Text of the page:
GROUNDS FOR DIVORCE IN GEORGIA
Although the divorce laws in each state varied significantly, all jurisdictions require spouses to furnish the court with a legally acceptable cause, or grounds, for ending their marriage. Identifying the grounds for divorce entails informing the court of the exact cause for the breakup of your partnership.
Georgia does not allow for no-fault divorce. You and your partner must pick one of thirteen grounds for divorce, ranging from irreconcilable differences to behaviour grounds like brutal treatment and infidelity. Divorce problems like marital property split, alimony, and child custody might be influenced by the grounds you pick. But before getting into the grounds for divorce, let us first understand what is fault and no-fault divorce.
Fault v. No-Fault
As previously stated, obtaining a divorce in Georgia does not need establishing blame, indicating that Georgia is not a fault-based jurisdiction. There are, however, grounds for divorce that do constitute a condition of culpability among the 13 grounds for divorce.
This option for fault-grounds in Georgia is such that, yes, one spouse can claim the other is to blame for the marriage’s collapse. Adultery, abandonment, psychological incapacity at the time of marriage, marriage between too closely related people, infertility at the time of marriage, force or deception in obtaining the marriage, conviction and incarceration in certain crimes, mental or physical abuse, compulsive intoxication or drug dependency, and mental illness are some of the fault grounds for divorce.
Grounds for Divorce
Title 19 – Domestic Relations Chapter 5 – O.C.G.A. The Georgia Code Title 19 – Domestic Relations Chapter 5 – O.C.G.A. 19-5-3 (2010) – The precise text of Georgia’s legislation addressing grounds for complete divorce may be found in 19-5-3.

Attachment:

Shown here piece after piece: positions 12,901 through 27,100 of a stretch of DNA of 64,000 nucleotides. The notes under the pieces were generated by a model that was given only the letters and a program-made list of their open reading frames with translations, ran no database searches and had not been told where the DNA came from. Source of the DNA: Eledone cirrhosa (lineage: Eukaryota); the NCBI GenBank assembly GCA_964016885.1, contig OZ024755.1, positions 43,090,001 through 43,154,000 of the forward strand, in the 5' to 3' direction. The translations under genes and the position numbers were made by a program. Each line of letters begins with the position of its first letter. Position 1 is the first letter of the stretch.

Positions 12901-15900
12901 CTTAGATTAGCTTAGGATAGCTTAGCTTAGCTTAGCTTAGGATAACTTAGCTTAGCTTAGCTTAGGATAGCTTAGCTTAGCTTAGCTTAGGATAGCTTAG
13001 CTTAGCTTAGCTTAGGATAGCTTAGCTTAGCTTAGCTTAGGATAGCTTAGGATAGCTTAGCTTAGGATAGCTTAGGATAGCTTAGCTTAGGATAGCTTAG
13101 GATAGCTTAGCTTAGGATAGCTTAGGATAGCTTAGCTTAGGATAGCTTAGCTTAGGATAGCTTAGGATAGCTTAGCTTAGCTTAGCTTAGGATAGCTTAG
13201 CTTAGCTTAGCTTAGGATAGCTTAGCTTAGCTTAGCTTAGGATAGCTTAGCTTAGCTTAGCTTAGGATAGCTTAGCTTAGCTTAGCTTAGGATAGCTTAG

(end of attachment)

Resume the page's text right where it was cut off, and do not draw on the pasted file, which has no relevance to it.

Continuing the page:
- Adultery refers to extramarital sexual interactions that are not mutually agreed upon.
- Conviction for a crime of moral turpitude that carries a sentence of two or more years in prison.
- Any verifiable proof or demonstration of mental or physical abuse is considered cruel treatment.
- When you use force, duress, or deception to persuade your spouse to marry you when they would not otherwise agree, you are successfully influencing them.
- Habitual Intoxication/Addiction to Alcohol without Taking Action to Address Their Issues
- Habitual Addiction/Intoxication including medications and/or illicit drugs, with little effort taken to address the issues.
- If at the time of the marriage, there was mental incompetence. This usually implies that you or your spouse were incoherent or unable to think clearly at the time of the ceremony. This can include those who had a history of mental illness, were highly inebriated or under the influence of narcotics at the time of the marriage, or had comparable circumstances.
- Impotency at the time of your marriage, with or without your knowledge of the condition.
- Intermarriage between people from close family lines in which the husband and wife have connections that would be considered incest.
- Incurable Mental Illness, which needs formal evidence from at least two psychiatric specialists or physicians, as well as a history of being hospitalized.
- “Irretrievably Broken”, also called as irreconcilable differences, necessitates both divorce parties’ consent. This ensures a certain measure of anonymity when it comes to divorce details.
- Prior to the wedding and without the knowledge of the husband, the woman became pregnant without the knowledge of the husband.
- Willful Desertion (abandonment) occurs when one spouse quits the marriage for a period of one year or more with no intention of returning.
Things to Remember
In general, the reasons for having a divorce might have an impact on how your divorce is resolved. The specifics around the reasons for divorce usually play the most important role, especially when seeking a contested divorce in Georgia.
Many uncontested divorces with minor dispute, especially those without children, cite irretrievably broken and avoid significant public revelation of facts. If the circumstances of your marital life contain crime, flagrant or scandalous actions, a court may apply prejudice in the ultimate terms of the divorce, whether the divorce is uncontested or disputed.
Certain causes for divorce might be advantageous from a strategic standpoint. Divorce grounds that reflect inappropriate behaviour might lead to a feeling of “at fault,” which can influence alimony award judgements (spousal support) as well.